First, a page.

I agree big time about experience trumping anything having to do with a classroom. Unfortunately,(it seems anyway), gone are the days of landing a job that way. Very well qualified candidates dont even make it in the door because they are so ridiculously vetted by HR personnel.
Regarding not applying to IT positions posted, I have yet to see one that I realistically qualify for. Outside of hardware repair, I have zero network/IT experience. If I'm missing them, please, by all means let me know.
When it's a completely random job posting, yes, you'll have a very difficult time getting in. However, when it's a possible acquaintence (like another CLSB member), ALWAYS try. Why? Because there's a greater chance that they'll be willing to listen to you pitch your strengths.
And that's what you need to learn how to do - pitch your strengths & accomplishments. So maybe you don't have the exact experience in the specific tech someone is looking for. But on the other hand, you've been working with hardware for many years, meaning you have at least a foundation to start from. Additionally, you can talk about your work experiences, maybe customer experience, etc. Talk about how you're willing to learn, can learn fast, blah, blah, blah.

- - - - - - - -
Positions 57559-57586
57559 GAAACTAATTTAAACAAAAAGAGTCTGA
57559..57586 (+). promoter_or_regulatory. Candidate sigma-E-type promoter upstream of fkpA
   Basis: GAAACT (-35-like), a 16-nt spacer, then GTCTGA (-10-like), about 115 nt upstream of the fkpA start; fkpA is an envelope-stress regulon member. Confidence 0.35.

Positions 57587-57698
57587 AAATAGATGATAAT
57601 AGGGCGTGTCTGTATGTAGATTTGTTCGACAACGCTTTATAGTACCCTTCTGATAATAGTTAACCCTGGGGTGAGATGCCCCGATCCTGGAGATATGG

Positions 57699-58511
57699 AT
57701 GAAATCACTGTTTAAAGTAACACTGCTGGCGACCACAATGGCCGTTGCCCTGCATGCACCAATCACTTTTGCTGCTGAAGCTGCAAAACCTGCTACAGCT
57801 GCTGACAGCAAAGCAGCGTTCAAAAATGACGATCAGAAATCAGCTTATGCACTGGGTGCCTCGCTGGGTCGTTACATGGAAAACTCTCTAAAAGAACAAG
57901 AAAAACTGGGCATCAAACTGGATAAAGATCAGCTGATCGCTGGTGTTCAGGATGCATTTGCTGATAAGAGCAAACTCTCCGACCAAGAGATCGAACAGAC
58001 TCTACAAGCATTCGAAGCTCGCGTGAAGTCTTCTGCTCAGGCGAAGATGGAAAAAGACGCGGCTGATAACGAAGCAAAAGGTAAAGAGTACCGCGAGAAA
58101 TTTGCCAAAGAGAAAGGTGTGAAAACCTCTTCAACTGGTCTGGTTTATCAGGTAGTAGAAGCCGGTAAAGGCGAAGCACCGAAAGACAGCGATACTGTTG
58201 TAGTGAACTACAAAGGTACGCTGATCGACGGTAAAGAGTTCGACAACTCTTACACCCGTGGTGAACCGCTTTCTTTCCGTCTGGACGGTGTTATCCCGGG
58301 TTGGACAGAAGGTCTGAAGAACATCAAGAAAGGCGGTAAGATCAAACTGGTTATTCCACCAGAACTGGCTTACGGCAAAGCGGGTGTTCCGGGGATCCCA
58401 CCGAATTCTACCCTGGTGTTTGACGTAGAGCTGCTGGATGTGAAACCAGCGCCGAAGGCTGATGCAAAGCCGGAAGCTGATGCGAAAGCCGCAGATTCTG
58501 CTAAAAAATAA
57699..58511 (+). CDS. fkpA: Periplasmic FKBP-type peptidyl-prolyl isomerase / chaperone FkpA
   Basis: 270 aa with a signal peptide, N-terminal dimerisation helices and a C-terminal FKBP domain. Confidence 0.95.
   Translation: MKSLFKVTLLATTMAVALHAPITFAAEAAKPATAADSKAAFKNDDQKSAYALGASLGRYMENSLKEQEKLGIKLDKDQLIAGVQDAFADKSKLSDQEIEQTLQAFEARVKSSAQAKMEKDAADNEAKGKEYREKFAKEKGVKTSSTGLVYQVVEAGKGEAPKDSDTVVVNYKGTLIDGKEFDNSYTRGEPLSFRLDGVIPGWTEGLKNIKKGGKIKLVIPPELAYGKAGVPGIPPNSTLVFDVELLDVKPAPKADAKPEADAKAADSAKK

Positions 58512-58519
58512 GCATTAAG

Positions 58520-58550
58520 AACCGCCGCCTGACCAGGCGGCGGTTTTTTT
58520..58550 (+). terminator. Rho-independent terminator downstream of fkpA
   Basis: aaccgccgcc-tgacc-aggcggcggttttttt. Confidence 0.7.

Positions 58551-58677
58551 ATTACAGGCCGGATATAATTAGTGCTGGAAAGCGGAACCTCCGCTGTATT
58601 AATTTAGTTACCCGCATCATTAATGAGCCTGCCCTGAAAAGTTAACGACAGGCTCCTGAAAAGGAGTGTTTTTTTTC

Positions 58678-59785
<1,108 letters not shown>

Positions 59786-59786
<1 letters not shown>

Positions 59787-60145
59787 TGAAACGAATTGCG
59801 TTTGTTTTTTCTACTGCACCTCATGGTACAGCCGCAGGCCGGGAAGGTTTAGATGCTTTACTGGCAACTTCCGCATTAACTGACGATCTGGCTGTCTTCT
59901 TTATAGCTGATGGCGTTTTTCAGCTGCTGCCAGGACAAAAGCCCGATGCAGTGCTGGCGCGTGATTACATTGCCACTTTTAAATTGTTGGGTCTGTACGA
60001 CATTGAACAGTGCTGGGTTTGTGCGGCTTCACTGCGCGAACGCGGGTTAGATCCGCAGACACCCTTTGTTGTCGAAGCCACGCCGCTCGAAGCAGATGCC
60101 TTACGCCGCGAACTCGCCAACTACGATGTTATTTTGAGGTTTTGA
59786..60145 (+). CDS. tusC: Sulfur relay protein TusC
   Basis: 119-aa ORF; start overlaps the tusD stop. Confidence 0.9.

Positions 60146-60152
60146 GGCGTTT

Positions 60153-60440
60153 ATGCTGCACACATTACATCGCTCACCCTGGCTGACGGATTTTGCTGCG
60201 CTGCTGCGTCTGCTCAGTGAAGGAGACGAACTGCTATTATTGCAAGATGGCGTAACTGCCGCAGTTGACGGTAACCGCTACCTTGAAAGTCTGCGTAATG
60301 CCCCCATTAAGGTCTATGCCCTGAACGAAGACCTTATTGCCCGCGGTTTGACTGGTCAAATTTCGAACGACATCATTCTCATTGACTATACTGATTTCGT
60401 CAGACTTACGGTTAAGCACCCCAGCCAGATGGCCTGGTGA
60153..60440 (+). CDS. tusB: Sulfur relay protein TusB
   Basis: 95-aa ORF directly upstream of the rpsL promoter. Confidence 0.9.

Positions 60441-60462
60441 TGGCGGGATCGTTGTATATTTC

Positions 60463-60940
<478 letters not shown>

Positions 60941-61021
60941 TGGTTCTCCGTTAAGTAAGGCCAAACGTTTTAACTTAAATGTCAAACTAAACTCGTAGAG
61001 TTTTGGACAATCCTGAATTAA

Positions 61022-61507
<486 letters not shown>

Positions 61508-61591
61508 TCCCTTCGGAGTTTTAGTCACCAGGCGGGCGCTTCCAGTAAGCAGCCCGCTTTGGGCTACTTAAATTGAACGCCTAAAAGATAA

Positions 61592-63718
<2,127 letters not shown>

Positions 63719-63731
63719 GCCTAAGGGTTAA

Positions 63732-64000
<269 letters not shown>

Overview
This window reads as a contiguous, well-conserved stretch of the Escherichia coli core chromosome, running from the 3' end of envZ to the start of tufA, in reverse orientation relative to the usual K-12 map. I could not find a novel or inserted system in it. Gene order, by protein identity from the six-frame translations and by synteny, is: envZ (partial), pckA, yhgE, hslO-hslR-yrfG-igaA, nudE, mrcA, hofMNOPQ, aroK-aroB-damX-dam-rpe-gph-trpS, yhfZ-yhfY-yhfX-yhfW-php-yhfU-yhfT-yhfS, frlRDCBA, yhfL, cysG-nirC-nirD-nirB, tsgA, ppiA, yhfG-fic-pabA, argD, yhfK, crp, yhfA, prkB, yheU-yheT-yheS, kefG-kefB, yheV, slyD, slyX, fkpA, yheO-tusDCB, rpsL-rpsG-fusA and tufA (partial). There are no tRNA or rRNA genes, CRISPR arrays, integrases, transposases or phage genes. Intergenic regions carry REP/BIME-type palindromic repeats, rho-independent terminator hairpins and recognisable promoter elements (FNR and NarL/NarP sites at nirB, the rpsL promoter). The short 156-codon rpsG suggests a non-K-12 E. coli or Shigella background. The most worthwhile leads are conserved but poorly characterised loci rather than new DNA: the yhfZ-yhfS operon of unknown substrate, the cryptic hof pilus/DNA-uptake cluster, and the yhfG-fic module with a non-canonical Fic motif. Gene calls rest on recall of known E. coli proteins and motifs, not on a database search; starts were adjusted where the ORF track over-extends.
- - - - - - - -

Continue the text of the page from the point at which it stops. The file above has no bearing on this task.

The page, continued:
In the end, when you have a key person's ear and attention, take advantage of it. This is why networking events also work really well for finding a job. You're not a name on a sheet of paper, you're a person who now has 30 seconds to pitch themselves.
In the tech world, many places are willing to hire someone who may be entry-level, if they show characteristics of being trainable, motivated, etc., especially if they've had a difficult time finding someone more experienced who is also a good fit. It allows them to mold you how they please, pay you a bit less than someone who is senior, etc.